The Taliban victory in Afghanistan is a reminder that Pakistan is, to a significant degree, defined by its relationship with outside influences. And perhaps more important even than those parts of its identity shaped by its South Asian neighbours, is Pakistan’s confused and complicated relationship with the West. That goes right back to 1947 because, while Pakistanis celebrate Jinnah‘s successful campaign for the establishment of the country, there is no escaping the fact that the country came into being as a result of a decision by a British aristocrat.
The conflicting impulses that drive Pakistan’s relationship with the Western world predate 1947. After all, the forbears of the people now living in Pakistan had to adjust to the arrival of the British colonisers, the first of whom arrived in 1612. He was a trader hoping to make some money and even though it didn’t work out for him, the East India Company eventually followed in his wake and profits started moving from Sindh to London.
The 1843 British conquest of Sindh brought with it new problems. The history of the Bhutto family illustrates the difficulties presented by Britain’s imperial project to many of the subcontinent’s leading families. Some of the 19th-century Bhuttos, such as Doda Khan Bhutto, managed to get benefits from British officials by trading their control over the local populace in return for cash and status conferred by the colonial authorities. These arrangements were so important to the British that they started bailing out Sindhi landlords who were failing to keep their estates in good financial shape. When he applied for a British subsidy, Doda Khan Bhutto manipulated the system, exaggerating his debts thereby getting more money out of the colonial authorities than he might otherwise have done.
His conduct upset British officials whose complaints about what they considered his “persistently dishonest behaviour” are preserved in British records. Reading the British complaints, it is striking how they pre-echo American complaints about Pakistan in the post 9/11 era. In both cases, 150 years apart, Western governments are accusing Pakistanis and their forebears of exploiting their relationship with the West to make money.
Other Bhuttos clashed with their colonial masters more openly. In the late 1800s for example, Ghulam Murtaza Bhutto had to flee to Kabul to escape British justice and the official he was in conflict with, Col. Hercules Mayhew, spent his dotage in his London club penning furious letters denouncing the Bhutto family as thieves and murderers. In other words, both sides alternated between calculated interdependence and disdain.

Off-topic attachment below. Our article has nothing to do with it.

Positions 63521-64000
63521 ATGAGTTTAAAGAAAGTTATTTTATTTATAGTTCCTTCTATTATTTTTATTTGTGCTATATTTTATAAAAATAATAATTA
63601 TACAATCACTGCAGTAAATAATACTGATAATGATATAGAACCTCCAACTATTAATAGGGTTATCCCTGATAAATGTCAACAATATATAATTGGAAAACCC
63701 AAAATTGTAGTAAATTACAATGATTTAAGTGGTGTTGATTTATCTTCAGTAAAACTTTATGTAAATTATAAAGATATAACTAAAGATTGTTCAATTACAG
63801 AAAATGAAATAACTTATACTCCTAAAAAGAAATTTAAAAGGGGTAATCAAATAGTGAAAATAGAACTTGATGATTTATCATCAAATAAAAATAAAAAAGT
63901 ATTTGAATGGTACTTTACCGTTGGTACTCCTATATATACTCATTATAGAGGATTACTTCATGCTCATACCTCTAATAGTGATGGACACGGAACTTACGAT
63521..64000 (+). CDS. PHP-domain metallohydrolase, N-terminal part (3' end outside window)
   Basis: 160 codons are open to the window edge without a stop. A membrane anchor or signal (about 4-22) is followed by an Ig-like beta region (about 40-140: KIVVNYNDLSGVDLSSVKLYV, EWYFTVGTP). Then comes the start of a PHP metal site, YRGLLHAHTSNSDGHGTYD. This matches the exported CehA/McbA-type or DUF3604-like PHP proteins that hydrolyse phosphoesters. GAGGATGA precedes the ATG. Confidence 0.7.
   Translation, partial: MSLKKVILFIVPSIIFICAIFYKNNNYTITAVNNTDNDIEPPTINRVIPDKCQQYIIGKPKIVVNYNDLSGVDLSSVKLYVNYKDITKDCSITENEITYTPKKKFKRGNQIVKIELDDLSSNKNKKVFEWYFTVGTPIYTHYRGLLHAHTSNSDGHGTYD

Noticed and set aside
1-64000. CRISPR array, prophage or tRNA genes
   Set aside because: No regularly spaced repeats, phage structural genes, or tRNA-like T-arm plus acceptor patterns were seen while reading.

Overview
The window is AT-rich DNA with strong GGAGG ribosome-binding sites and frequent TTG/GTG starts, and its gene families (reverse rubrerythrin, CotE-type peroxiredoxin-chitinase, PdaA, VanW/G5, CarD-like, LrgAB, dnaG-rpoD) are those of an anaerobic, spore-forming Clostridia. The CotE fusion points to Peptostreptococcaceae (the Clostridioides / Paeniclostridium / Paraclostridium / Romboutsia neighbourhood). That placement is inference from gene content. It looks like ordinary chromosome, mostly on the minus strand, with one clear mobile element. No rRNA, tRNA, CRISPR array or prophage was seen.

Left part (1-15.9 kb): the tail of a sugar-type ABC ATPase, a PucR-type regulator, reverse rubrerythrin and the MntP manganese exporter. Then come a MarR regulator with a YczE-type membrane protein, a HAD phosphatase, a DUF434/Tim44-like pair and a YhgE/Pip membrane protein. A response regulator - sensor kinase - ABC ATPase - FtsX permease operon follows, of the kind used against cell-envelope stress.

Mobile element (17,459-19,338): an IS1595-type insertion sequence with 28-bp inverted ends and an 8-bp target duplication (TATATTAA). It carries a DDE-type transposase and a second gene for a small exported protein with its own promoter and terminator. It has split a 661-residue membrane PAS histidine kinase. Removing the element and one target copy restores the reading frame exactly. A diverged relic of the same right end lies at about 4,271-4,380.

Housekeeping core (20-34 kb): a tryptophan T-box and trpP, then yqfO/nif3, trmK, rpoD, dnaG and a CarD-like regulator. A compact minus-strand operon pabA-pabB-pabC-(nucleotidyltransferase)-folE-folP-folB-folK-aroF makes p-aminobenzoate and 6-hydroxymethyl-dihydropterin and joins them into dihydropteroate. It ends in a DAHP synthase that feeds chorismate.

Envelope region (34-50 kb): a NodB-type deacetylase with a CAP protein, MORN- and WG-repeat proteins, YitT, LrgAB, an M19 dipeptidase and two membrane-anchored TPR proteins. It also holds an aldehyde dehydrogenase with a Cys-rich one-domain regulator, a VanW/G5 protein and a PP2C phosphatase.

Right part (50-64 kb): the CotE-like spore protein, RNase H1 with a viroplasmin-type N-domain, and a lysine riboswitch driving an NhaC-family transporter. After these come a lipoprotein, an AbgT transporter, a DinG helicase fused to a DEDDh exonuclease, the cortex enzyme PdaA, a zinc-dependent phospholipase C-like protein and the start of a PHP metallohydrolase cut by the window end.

Much of this was echoed in the 20th century during which Pakistan has gone from being portrayed as America’s most allied ally to, since the Afghan Taliban victory, an untrustworthy one. And as for the 20th-century Bhuttos, they too reflected these contradictions. While Shahnawaz Bhutto stood solidly behind, as he put it, “the British connection” and was rewarded with a knighthood, his son, the American- and British-educated Zulfikar, won power in part on basis of anti-Western rhetoric. But even then, ZAB was delighted to host Queen Elizabeth’s husband Prince Philip to a 1959 duck shoot in which the visiting royal bagged no fewer than 143 ducks in five hours.
In a telling metaphor replete with a sense of shame, many Pakistanis have likened Washington’s relationship with Islamabad to that of a virile man and his vulnerable mistress. At times the latter is being passionately wooed and courted, and at others — such as the phase we are in now — is cruelly spurned and ignored.
Prime Minister Imran Khan is a living embodiment of all these contradictions. Virtually every speech he makes now contains some bitter criticism of the West and its various hypocrisies. And it is likely he will forever be identified with his declaration that the Afghan Taliban — whose personal values are so utterly removed from his own — should be seen as liberation fighters who have broken the shackles of slavery. And yet Imran Khan has been the most famous man in Pakistan for most of his life because of his very Western pursuits of an Oxford education, a playboy lifestyle and his brilliant performances as a great player in the most English of games, cricket.
ZAB used to say he had a Western mind and an Eastern soul. Imran Khan is an even more striking example of that phenomenon — a man who rose to fame in the West by embracing many Western values, he now finds solace and guidance from a Sufi spiritualist. And to that extent, he is an individual who captures many of the conflicting impulses of the nation he leads.
The writer is author of The Bhutto Dynasty: The Struggle for Power in Pakistan. Views are personal.
The article first appeared on Dawn website. It has been republished with permission.